05/05/2014 at 15:33
I struggled to bf. I had one HCA who came in overnight and told me to 'just put him on'. The mw we're too busy to help me despite H going out and asking for help. As a result N didn't feed for 12 hours and spent his first night crying.
When we got home not much changed, he lost 9% of his body weight in two days and every time I tried to get him to latch he screamed. I was convinced I wasn't making any milk, and eventually we went to a wonderful bf clinic run by mw's.
They thought I wasn't making any milk as I'd haemorrhaged after birth and my body couldn't cope. I had to top up with formula, express and try and bf every two hours which was bloody exhausting. Eventually N got diagnosed with a milk allergy and I got diagnosed with an under active thyroid which if not treated can inhibit milk production!
So to be honest the whole process was stressful and exhausting and I felt like a failure for a long time. But maybe I'll be able to feed no.2, we'll see.
I would do your research and find out where your support is before hand so you know where to go if you need to.
05/05/2014 at 15:34
A friend was telling me about these plastic baby bottles they give you in hospital. Thats what started off the worry I think. She was advising me to take some with me - but I couldn't really grasp why they would give me them, or why I'd take them, given I want to try breastfeeding (and so did she). It made me think that perhaps they give you one shot and if it isn't happening they start suggesting other methods!
05/05/2014 at 16:28
I was really lucky in that my daughter took to it really easily. I put her to my breast within minutes of being born & she stayed there for an hour & then I put her on the other side & she stayed for a further 45 mins. When we went home I tried to do a lot of skin to skin feeding as I'd heard this really helps to promote your milk coming in. I also attended Le Leache League meetings whilst pregnant and this really helped me to see real women feeding their babies & toddlers in a relaxed setting as it is was in someone's home. It allowed me to ask silly questions and see how it actually worked. For some reason I thought your milk only came out through 1 hole in your nipple instead it's more like a shower head hence why it sprays in all directions!! It also meant I had experts to ring to ask. x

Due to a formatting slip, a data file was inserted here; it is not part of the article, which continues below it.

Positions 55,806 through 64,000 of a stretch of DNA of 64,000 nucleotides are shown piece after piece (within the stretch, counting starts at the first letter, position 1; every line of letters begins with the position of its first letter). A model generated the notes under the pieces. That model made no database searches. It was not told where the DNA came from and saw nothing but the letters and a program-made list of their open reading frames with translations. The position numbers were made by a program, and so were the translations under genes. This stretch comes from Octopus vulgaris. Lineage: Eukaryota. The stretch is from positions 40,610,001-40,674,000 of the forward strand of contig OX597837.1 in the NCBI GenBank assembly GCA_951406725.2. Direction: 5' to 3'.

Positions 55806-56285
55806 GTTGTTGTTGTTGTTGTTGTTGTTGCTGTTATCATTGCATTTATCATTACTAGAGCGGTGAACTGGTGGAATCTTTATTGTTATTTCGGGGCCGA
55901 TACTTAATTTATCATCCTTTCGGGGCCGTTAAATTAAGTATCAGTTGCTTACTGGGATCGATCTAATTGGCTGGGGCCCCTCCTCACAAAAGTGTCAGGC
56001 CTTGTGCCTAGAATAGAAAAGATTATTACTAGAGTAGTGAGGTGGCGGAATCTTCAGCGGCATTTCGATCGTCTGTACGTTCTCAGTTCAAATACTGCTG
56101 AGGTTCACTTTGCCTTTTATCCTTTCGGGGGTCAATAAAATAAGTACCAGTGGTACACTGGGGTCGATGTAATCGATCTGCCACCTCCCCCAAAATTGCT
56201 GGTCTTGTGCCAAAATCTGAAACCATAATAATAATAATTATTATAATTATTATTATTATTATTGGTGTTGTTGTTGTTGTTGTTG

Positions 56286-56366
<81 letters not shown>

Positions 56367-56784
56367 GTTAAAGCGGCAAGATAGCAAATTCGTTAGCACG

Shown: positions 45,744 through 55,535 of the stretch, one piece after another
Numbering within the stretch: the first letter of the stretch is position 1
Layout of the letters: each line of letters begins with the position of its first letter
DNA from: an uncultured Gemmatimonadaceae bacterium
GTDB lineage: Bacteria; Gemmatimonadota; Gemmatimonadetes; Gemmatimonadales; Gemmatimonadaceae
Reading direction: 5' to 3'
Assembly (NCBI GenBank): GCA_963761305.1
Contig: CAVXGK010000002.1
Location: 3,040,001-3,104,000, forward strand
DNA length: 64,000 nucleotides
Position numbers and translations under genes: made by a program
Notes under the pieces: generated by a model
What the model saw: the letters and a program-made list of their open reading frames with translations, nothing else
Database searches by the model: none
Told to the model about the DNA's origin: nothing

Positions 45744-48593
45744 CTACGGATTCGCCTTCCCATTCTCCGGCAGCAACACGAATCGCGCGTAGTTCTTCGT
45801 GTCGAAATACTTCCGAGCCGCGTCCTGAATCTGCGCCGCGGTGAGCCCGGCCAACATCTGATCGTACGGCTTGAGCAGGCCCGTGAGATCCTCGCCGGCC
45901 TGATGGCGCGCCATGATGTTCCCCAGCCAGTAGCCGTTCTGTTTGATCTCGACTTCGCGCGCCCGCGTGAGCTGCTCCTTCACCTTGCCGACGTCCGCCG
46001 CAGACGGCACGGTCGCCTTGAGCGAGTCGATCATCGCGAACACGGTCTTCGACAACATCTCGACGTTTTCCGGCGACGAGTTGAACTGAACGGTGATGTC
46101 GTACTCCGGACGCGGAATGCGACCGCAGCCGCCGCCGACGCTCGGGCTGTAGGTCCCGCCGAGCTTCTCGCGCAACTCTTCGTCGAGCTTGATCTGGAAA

05/05/2014 at 17:18
Does anyone know where I'd even start to look for breastfeeding support etc? I.e someone I could turn to should I need it? I've tried googling in my area but no avail. Will ask midwifes but to be honest they haven't been very helpful so far.
05/05/2014 at 17:42
05/05/2014 at 17:55
Pep - what a fantastic thread and thanks to all the ladies for their contributions. So interesting to read.
05/05/2014 at 18:10
Pep, I googled 'breastfeeding support group [my area]' and there's quite a lot of info, but actually only a couple of options, but I don't live in a big town/city. One of the groups operates from the children's centre where my midwife appointments were. So my midwife would probably know, or I could call the centre and they'd give me the info. The maternity ward would also have contact details, you could ask before you're discharged. :)
05/05/2014 at 18:45
Where do you live? I will try to find a LLL contact for you. My local group have a Facebook group which is a great place to lurk and read as well as asking your own questions.
I won't lie to you, I found the first few weeks of feeding the hardest thing I have ever ever done. It's not like that for everyone by any means and I'm not saying it to put you off, but I spent a couple of days feeling completely betrayed that not one person had warned me about how hard it was and how emotional I would feel about the whole thing. A struggled to latch and also was very sleepy post-birth so we had a rocky start, in fact he wouldn't latch on one side at all and fed so frequently once the post-birth drowsiness wore off that I was in agony on the very over-used side he was on! I luckily had a lot of support; the birthing centre were fabulous and helped me express and syringe from the side he couldn't feed from, and my community me was amazing and came to see me every day. She also put me in touch with the local authority breastfeeding support worker, who was like the Mary Poppins of boobs and waltzed into my house and revolutionised my entire feeding technique. A friend gave me the details of a LLL leader who texted me regularly and had a good long phone chat with me (I was going to see her in person but ended up not needing to as things very suddenly got more bearable).